New Orleans Mensa

La Plume de NOM for September/October 2006

The Magazine of New Orleans Mensa Information and Entertainment


by Anne Osteen Stringer

At this time last year La Plume de NOM, September/October 2005 had been sent to the printer. The issue was filled mostly with reports of our successful AG that had taken place in July. The cover was a picture of a Mardi Gras Indian who had entertained at the AG. That issue, like so much else, was lost in the wind and water of Katrina. Gone forever. It’s eerie that as I write this, there is another hurricane out there churning toward the gulf–but that’s been true many Augusts. This issue will be printed! I’m thankful that we have survived the year and that so many of our members and friends have returned and seemed determined that NOM will survive and thrive.

This issue contains a tribute to a NOM of many talents, a key to understanding the ABC’s of giftedness, and a report from our faithful and diligent treasurer, who somehow continues to make sure our bills are paid.

H’s picture on the cover, Post Katrina Abstraction with Yellow Ladder, is a scene that I’m sure will be familiar to many NOMs.


by Kathe Oliver

September brings the start of the academic year with its accompanying flurry of school paperwork. Gifted children's parents often receive letters filled with undefined acronyms. Here are basic definitions for the most common acronyms to have puzzled some Mensa parents in recent Septembers.

CAT: California Achievement Test, widely used in the United States

CTY: Center for Talented Youth. See JHU-CTY.

GCC, GCP: In Mensa, and in some school districts, the Gifted Children's Coordinator and Gifted Children's Program.

GT, G&T: Gifted and Talented. The definition of and qualifications for inclusion in this term vary widely from school district to school district.

HSA: Home and School Association, a parents' group in many schools (see PTA, PTO)

JHU-CTY: The Johns Hopkins University Center for Talented Youth (5801 Smith Ave., #400 McAuley Hall, Baltimore, MD 21209, 410-735-4100, provides a variety of services for children in grades 2-10. It is best known for the CTY Talent Search.

LD: Learning disability, learning disabled

NAGC: The National Association for Gifted Children (1707 L Street, NW, Suite 550,Washington, DC 20036, 202-785-4268) is the largest support and advocacy organization for gifted children in the United States. Their publications and website are important resources for people who work and live with gifted children.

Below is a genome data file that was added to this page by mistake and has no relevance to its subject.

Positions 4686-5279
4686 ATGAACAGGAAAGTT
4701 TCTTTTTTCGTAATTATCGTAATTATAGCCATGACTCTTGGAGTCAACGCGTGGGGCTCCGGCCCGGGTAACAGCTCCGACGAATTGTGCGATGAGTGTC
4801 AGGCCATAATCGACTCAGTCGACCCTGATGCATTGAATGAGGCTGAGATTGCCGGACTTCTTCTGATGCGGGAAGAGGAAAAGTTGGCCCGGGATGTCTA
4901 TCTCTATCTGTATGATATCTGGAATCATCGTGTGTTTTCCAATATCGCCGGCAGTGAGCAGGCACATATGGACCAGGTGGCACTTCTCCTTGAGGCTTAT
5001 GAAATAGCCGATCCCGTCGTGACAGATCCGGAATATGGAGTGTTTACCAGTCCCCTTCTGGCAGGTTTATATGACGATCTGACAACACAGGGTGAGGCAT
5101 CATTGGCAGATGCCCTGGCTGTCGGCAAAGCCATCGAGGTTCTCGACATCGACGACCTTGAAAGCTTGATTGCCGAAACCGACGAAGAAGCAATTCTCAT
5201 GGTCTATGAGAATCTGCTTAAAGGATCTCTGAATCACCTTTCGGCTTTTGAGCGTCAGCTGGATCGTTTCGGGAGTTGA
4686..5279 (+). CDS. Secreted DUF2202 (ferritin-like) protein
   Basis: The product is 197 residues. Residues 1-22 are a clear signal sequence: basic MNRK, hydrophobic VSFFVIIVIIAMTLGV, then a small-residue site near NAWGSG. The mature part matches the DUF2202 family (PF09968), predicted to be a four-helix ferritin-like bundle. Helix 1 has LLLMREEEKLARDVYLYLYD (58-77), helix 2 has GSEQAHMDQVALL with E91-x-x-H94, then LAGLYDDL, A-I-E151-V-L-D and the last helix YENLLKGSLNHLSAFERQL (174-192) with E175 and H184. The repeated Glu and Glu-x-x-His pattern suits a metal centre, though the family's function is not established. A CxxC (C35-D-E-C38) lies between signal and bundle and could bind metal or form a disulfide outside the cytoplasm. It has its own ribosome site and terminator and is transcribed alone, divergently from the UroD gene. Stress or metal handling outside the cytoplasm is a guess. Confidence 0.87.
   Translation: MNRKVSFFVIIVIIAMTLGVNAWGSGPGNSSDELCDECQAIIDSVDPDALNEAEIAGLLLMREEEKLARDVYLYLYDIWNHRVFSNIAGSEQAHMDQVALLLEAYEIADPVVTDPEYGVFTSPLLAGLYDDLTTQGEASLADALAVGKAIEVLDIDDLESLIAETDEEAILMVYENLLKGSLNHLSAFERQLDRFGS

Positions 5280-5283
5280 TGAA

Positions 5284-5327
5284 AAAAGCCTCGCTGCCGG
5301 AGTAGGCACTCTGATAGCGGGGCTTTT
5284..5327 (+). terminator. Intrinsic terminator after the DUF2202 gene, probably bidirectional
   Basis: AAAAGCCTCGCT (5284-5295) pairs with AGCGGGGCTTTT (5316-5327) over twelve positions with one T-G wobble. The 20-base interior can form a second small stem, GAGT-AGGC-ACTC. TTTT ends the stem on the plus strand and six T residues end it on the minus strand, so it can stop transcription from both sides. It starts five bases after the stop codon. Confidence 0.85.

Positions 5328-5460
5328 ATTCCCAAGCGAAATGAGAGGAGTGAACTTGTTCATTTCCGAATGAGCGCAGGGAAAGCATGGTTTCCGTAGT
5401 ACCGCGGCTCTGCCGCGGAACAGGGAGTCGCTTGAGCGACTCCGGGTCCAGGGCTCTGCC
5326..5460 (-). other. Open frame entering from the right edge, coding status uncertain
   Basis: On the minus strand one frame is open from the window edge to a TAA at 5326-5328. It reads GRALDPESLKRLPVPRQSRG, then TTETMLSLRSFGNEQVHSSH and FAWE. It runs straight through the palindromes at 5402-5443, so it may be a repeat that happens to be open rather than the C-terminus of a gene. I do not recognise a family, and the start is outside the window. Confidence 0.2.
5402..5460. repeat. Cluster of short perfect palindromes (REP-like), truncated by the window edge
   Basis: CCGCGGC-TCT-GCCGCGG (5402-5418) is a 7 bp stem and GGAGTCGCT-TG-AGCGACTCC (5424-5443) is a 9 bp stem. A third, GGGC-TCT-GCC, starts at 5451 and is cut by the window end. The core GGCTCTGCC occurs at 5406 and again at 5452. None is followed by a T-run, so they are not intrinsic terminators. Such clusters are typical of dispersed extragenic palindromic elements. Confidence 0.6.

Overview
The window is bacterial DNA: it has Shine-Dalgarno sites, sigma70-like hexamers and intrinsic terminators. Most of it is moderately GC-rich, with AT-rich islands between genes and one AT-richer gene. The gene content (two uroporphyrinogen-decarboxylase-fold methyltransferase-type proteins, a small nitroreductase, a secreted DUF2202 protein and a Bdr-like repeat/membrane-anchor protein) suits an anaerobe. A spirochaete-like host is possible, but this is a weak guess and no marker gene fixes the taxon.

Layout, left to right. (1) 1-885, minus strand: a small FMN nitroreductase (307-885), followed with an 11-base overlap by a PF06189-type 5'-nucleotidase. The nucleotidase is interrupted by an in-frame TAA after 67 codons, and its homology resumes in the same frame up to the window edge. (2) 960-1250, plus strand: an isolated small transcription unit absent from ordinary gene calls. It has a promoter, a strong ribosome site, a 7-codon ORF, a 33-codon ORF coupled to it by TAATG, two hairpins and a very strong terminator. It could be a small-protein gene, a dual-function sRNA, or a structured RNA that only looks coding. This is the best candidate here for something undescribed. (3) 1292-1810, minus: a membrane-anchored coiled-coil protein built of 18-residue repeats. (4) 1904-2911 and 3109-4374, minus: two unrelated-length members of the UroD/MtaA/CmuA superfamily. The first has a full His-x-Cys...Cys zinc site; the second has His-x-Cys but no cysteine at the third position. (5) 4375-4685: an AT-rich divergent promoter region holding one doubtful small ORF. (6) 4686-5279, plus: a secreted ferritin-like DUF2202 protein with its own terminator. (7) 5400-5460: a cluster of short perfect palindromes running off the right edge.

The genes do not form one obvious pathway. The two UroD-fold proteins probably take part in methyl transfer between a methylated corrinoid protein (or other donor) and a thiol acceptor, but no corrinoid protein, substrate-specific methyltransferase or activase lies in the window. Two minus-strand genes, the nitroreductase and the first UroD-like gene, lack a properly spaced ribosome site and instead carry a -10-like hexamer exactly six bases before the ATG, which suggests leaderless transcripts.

PTA, PTO: Parent Teacher Association, Parent School Organization, parents' groups in many schools (see HSA)

SENG: Supporting Emotional Needs of the Gifted (P.O. Box 6074, Scottsdale, AZ 85261, 773-857-6250,, unlike other educational organizations for the gifted, deals with the emotional and social needs. It supports research and offers education in the psychology of giftedness to gifted people and the professionals who work with them. Anyone interested in giftedness can benefit from its resources.

SENG's "Online Conferences" offer a way to interact with experts on giftedness. Past speakers have included Dr. Robin Schader (the Parent Resource Specialist for the NAGC) and American Mensa's Gifted Children's Program Coordinator (GCPC), Dr. Deborah L. Ruf.

SIG: In Mensa and many other organizations, this acronym refers to a "Special Interest Group", such as Mensa's Homeschooling SIG ( In other contexts SIG is usually an acronym for Summer Institute for the Gifted (River Plaza, 9 West Broad Street, Stamford, CT 06902-3788, 866-303-4744,, which offers summer camps for gifted children and workshops for their parents and teachers.

TAG, TAGP: Talented and Gifted, Talented and Gifted Program

2-E: Twice Exceptional, someone who is both GT and LD


by Anne Osteen Stringer

Sam Alfano of Franklinton won first and third place in American Mensa’s photography competition. The theme of the contest was “Celebrations” and Sam sent in some pictures that he had snapped at Mardi Gras. He swept the contest with two pictures of Carnival revelers shown on the following page. Sam professed to be surprised by the award. None of us who know Sam were surprised. Sam is a multi-talented individual. His first love is engraving, primarily on custom knives, guns, and jewelry. His designs are intricate and beautiful. He has studied engraving in Italy and has taught his techniques in Germany, Belgium, France, Hong Kong, Switzerland, Italy, China, Japan, and the United States. His work is prized by collectors all over the world.

In addition to being a prize winning photographer, Sam is a talented graphic artist and his work has appeared on the cover of the National Mensa Bulletin. If all this weren’t enough, he is a musician and is particularly interested in local folk music. He played banjo with the Piney Woods Opry and the Abita Springs Opry. Sam lives in Franklinton with his wife Abigail, also a talented musician. You can see examples of his work at his web site

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